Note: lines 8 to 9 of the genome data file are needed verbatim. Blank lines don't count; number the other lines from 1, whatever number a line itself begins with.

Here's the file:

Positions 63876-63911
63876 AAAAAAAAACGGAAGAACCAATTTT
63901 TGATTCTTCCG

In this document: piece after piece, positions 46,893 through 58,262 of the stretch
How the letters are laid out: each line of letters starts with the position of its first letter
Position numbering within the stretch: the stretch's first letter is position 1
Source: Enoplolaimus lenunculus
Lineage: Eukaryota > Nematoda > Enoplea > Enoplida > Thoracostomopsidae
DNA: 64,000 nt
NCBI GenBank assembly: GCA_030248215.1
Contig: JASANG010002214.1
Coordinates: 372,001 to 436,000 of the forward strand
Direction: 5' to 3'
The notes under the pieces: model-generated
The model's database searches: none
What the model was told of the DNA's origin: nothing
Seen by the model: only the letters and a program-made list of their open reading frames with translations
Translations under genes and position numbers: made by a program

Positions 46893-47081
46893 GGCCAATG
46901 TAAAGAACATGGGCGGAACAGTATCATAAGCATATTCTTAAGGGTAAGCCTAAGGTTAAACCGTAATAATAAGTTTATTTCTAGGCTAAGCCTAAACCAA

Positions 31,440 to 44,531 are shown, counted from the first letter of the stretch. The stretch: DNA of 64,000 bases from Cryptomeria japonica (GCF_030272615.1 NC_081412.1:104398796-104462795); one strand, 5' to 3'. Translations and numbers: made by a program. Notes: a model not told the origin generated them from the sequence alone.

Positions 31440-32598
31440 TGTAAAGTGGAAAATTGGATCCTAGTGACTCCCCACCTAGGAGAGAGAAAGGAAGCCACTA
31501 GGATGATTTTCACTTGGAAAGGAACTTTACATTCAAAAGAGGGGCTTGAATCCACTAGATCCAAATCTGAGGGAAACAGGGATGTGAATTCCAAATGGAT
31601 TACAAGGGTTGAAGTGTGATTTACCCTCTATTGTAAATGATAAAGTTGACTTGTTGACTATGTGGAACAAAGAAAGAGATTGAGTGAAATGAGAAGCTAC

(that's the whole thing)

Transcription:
Lineage: Eukaryota > Nematoda > Enoplea > Enoplida > Thoracostomopsidae
DNA: 64,000 nt